EXCLUSIVE: Survey of 200+ sociology syllabi reveals liberal bias across assignments, readings

Campus Reform analyzed 201 undergraduate sociology course syllabi from six universities obtained through a Freedom of Information Act requests

Findings are organized within the categories of assignments, biased language, and common readings/textbooks.

Through Freedom of Information Act requests, Campus Reform obtained copies of the syllabi from Spring 2021 undergraduate sociology classes at six universities.

Universities include: the University of Virginia, the University of North Carolina--Chapel Hill, the Georgia Institute of Technology, Ohio State University--Columbus, University of Wisconsin--Madison, and University of Illinois--Urbana-Champaign.

In total, Campus Reform surveyed 201 undergraduate course syllabi across these institutions. This number included 25 100-level introduction to sociology courses, which are sometimes taken by non-majors to fulfill general education requirements. The results of the survey, divided into the categories of assignments, biased language, and common textbooks and readings, are below.


Write an essay demonstrating that human existence is political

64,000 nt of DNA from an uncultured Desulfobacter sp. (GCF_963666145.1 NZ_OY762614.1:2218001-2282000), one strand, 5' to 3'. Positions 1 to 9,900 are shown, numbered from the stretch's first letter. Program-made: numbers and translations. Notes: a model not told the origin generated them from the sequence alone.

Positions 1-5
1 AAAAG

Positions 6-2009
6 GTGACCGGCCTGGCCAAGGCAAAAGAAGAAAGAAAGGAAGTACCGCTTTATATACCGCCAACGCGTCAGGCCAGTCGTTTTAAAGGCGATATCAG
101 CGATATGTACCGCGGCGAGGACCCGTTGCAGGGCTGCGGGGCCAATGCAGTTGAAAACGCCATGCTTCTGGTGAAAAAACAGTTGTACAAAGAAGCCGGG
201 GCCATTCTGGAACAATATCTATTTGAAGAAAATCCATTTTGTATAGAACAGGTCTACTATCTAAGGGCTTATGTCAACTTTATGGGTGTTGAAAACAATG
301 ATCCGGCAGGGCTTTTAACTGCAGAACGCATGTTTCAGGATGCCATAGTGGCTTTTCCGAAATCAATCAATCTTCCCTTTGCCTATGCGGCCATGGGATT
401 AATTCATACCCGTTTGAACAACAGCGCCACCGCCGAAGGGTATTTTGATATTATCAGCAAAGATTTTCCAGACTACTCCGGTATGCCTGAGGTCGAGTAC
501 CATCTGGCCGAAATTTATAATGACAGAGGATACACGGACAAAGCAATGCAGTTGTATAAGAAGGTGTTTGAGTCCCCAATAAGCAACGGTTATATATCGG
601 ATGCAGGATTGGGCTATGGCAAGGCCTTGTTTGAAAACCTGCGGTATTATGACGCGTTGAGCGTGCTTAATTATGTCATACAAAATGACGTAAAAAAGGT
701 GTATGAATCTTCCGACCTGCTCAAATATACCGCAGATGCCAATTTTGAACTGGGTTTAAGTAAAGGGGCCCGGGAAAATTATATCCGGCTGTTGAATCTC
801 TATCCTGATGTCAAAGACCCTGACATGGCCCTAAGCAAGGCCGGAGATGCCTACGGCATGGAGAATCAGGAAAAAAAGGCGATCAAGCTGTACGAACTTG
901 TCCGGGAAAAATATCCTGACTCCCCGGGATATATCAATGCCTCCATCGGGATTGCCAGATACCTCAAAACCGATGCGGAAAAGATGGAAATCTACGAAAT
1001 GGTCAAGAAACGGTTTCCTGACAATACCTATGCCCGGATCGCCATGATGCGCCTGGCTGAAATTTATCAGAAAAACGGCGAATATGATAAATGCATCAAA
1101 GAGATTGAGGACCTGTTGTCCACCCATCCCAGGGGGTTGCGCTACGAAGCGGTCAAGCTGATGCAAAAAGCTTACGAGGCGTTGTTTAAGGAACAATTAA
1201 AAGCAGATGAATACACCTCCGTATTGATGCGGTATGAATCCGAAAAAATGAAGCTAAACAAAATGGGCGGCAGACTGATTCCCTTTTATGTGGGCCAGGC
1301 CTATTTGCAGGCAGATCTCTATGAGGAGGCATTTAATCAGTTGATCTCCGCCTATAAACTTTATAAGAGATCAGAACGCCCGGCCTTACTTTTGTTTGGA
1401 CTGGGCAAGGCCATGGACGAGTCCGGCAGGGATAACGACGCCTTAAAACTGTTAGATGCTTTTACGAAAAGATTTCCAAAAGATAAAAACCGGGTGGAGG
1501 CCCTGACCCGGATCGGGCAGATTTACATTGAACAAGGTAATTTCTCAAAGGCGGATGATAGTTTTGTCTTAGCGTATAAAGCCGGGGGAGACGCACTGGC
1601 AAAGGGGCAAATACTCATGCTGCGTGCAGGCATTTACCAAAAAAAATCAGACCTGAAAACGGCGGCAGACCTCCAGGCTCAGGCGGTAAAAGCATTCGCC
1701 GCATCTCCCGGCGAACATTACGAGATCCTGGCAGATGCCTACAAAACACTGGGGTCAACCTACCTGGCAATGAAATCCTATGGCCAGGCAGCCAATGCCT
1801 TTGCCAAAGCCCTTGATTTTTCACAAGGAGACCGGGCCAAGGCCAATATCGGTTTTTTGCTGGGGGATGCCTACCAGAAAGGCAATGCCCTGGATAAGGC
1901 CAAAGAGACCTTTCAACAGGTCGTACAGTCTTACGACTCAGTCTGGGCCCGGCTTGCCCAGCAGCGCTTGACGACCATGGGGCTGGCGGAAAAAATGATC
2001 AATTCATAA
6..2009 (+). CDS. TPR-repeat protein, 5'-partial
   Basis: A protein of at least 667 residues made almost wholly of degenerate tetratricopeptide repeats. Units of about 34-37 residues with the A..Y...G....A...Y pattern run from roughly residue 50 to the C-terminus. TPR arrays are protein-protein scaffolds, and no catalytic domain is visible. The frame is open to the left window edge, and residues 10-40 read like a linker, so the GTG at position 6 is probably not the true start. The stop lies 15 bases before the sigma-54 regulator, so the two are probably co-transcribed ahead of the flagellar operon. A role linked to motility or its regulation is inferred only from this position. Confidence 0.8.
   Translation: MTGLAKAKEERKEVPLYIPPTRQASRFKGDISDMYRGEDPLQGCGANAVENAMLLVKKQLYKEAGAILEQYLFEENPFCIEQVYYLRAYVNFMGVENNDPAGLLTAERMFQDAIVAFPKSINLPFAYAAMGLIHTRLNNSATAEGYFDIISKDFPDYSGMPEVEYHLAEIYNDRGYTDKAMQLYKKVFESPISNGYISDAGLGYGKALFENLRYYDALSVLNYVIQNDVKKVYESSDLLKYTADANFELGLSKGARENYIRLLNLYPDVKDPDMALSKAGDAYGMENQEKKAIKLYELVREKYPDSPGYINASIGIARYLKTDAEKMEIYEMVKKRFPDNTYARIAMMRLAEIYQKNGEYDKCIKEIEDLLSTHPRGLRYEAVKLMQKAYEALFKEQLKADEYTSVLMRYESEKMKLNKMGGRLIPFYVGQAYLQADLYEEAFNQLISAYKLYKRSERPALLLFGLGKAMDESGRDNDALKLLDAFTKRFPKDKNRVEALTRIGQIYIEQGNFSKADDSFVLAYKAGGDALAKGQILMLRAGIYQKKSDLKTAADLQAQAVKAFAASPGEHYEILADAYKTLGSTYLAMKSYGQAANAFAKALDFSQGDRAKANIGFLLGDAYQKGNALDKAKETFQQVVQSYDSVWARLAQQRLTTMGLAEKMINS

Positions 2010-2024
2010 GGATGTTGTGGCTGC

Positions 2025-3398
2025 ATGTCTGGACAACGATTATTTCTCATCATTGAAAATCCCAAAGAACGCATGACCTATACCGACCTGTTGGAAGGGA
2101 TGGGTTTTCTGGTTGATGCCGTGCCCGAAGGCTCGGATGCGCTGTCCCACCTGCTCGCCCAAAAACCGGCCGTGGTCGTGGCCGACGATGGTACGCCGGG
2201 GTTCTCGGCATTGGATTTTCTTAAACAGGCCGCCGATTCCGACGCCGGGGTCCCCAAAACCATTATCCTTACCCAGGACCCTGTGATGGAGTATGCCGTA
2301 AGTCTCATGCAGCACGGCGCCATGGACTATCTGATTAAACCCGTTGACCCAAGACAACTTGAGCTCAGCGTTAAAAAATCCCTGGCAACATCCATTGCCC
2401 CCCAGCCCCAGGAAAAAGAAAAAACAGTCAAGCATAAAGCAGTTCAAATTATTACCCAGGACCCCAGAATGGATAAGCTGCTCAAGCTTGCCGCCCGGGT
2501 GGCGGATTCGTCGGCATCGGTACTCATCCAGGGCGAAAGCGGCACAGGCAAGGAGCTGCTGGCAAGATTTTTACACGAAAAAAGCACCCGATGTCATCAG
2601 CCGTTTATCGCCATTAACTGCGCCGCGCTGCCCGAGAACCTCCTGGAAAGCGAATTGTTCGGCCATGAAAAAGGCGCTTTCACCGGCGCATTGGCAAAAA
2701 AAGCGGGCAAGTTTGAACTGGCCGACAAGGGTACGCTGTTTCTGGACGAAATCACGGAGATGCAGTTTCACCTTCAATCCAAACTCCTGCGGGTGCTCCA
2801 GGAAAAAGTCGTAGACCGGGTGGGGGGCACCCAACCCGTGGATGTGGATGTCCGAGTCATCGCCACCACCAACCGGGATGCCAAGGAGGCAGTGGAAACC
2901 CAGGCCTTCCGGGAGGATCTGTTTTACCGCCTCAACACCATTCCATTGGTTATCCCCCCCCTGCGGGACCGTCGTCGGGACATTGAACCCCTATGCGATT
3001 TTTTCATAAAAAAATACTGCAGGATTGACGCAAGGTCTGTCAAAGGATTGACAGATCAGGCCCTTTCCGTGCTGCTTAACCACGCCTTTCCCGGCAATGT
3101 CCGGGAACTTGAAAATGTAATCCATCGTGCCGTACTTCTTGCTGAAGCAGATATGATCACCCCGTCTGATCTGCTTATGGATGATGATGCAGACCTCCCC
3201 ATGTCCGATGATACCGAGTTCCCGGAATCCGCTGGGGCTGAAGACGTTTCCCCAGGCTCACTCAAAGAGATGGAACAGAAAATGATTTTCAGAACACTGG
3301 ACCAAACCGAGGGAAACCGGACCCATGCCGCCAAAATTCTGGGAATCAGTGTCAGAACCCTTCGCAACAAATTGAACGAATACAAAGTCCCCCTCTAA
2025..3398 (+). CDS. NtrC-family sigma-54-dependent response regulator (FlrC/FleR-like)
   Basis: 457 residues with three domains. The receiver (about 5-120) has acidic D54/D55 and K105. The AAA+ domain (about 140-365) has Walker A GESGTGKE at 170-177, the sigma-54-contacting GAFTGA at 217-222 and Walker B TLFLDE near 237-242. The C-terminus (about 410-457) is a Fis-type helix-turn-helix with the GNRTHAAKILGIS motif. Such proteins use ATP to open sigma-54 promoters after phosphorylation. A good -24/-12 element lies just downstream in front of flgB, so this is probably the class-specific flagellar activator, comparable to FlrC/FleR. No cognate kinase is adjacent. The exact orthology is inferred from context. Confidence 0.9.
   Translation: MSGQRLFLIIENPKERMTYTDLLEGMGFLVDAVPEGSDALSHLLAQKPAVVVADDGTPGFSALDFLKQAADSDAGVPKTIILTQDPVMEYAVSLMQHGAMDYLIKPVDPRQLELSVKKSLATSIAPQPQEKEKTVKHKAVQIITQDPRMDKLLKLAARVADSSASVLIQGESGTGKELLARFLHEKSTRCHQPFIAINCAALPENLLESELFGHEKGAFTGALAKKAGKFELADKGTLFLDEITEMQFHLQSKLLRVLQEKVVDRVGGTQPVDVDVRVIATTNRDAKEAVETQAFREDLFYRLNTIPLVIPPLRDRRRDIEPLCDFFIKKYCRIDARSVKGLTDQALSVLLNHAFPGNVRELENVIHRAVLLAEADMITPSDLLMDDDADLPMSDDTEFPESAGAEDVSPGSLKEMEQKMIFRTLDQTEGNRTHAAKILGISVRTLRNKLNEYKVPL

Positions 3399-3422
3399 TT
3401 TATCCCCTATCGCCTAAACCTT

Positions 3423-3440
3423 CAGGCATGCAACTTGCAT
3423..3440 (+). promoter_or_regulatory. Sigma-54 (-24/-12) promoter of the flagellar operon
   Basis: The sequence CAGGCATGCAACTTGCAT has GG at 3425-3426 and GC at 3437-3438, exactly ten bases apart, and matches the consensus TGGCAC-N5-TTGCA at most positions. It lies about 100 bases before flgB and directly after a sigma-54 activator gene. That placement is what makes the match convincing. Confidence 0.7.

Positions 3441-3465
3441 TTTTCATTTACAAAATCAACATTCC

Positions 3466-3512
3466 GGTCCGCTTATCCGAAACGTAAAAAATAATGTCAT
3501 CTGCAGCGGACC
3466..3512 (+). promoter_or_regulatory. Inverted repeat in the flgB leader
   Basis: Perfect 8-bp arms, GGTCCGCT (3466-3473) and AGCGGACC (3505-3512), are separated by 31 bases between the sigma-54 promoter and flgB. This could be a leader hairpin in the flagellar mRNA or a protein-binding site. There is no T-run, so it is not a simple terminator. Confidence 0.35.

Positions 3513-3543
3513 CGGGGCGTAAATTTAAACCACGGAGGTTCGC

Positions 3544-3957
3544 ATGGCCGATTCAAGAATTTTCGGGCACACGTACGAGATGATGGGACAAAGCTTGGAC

Course: SOCI 444: Race, Class, Gender

School: University of North Carolina at Chapel Hill

Students were asked to write an essay arguing that their own “lived experiences demonstrate how social categories and modern human existence is political.” The assignment instructs students to use “personal anecdotes informed by class theories and concepts” to make their case.


Imagine raising a genderless baby by shopping for toys and outfits online

Course: SOCI 124: Sex & Gender in Society Online!

University: University of North Carolina at Chapel Hill

A class activity presented students with a hypothetical scenario: a baby whose parents are “trying to raise them with gender creativity.” Students were asked to put themselves in the mindset of these parents and figure out what raising a genderless baby might look like by shopping for outfits, toys, and nursery decorations online.



Create instructions on how to “walk down the street as a man or a woman” to understand internalized gender rules

Course: SOCI 124: Sex & Gender in Society Online!

University: University of North Carolina at Chapel Hill

In the same class that told students to imagine raising a genderless baby, students were asked to “create instructions” on completing a variety of tasks as a man or a woman, including walking down the street, going to the pool, and playing sports. The purpose, according to the syllabus, was to prove the point that “we all have subtly internalized rules” about how each gender performs. 



Watch “The Office” to learn how a workplace operates

Course: Sociology 3464: Work, Employment and Society

School: Ohio State University--Columbus

Covid-19 restrictions complicated or eliminated many typical learning opportunities. In lieu of visiting an actual workplace and writing a paper, one professor allowed students who were uncomfortable going in public or who were required to quarantine to watch a TV show or movie about a workplace—like “The Office, Office Space, Scrubs, Parks and Recreation, [or] Superstore”—and “take detailed notes” as if they were “observing an actual workplace.”